Bythey had appeared in a dozen films. Inby contrast, Abbott and Costello were falling out of their own films.
- Abbott and Costello Meet Dr. Jekyll and Mr. Hyde
Buddy Hackett and Hugh O'Brien subbed in to take over their roles and finish the film. When Costello felt well enough to return to work, producer Howard Christie decided it was time for the boys to "meet" Jekyll and Hyde.
Abbott and Costello Meet Dr. Jekyll and Mr. Hyde - Wikiquote
The early scenes of the finished film still retain some residual dialogue hinting at that alternate gender-bending scenario, but subsequent drafts by Lee Loeb and John Grant steered the project back into more familiar, and largely generic, territory.
Universal otherwise had not had any skin in the Dr. Thanks to Abbott and Costello, though, Universal now had a handy gimmick to try out their own Jekyll and Hyde variant, with genre superstar Boris Karloff in the title role, more or less.
Jekyll, ceding the part of Mr. Hyde to his stunt double Eddie Parker in a mask. Jekyll and eventually Tubby transformed. Instead of drinking a potion, as in all other versions, they inject themselves with a syringe. The censors were very uneasy about this and regulated the film makers by changing the scope from the actual injection to the facial expressions and movements the actors could convey while taking the injection. This, along with the scenes of Mr.
Hyde, actually landed the film an X rating in Britain! The biggest source of conflict probably came from one of the most revered actors of the time. It was no secret that Boris Karloff was not a fan of these kinds of films. He felt as if it was insulting to the characters and genre he had given so much too. The first example of this was when he turned down the role of Frankenstein in Abbott and Costello Meet Frankenstein. However, having to fulfill his obligations to the studio he signed on to be in not one, but two A and C films.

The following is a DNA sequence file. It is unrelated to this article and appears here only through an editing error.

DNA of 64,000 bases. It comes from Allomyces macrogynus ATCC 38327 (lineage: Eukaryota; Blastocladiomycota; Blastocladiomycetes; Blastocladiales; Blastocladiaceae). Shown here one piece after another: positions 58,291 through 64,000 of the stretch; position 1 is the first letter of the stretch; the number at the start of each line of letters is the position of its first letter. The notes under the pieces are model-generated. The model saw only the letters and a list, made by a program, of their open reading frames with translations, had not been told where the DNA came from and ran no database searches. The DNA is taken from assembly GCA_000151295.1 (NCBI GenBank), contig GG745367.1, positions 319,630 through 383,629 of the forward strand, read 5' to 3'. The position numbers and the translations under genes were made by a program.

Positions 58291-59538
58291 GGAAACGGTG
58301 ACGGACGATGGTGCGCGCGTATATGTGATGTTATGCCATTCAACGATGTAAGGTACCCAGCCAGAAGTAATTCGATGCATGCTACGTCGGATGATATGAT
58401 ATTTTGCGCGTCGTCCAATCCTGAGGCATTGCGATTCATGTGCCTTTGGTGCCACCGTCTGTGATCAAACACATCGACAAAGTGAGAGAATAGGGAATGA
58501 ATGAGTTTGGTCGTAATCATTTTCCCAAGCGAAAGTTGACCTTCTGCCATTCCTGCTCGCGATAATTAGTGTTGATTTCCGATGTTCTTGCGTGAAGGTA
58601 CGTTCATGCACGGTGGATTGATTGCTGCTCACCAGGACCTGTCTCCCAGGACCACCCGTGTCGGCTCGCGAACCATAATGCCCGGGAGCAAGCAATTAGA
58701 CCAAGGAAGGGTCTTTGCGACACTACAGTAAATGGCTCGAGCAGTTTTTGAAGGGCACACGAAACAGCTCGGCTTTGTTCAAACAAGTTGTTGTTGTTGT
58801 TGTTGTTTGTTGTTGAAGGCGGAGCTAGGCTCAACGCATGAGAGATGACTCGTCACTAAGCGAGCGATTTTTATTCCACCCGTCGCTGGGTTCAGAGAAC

Abbott and Costello were known for their use of pranks and pie fights in between filming to keep the tempo up, something that Karloff did not much appreciate. Stuntman Eddie Parker actually performed all of the Mr. Hyde scenes; however he was not even credited in the film.
The last part of controversy from this film was the when Karloff wrapped filming; this was his last performance in a Universal studios film.
As I stated before, this film should be taken at face value for a good time, however there were some nice takes on the legendary character involved. First off, the manner of how Jekyll transforms is different from every other version of the character.
The character of Dr.
Jekyll himself is also different. This version is actually closer to the original novel. The cast, of course, is led by Abbott and Costello, although this film is somewhat unique due to the change in style of their acting.
Their past movies were very heavy with dialogue that would lead to a gag.
Abbott and Costello Meet Dr. Jekyll and Mr. Hyde ()
This film featured much less of this and much more physical comedy. Boris Karloff is, as usual, terrific and haunting. Craig Stevens and Helen Westcott are a nice pairing as their chemistry could be felt coming off the screen.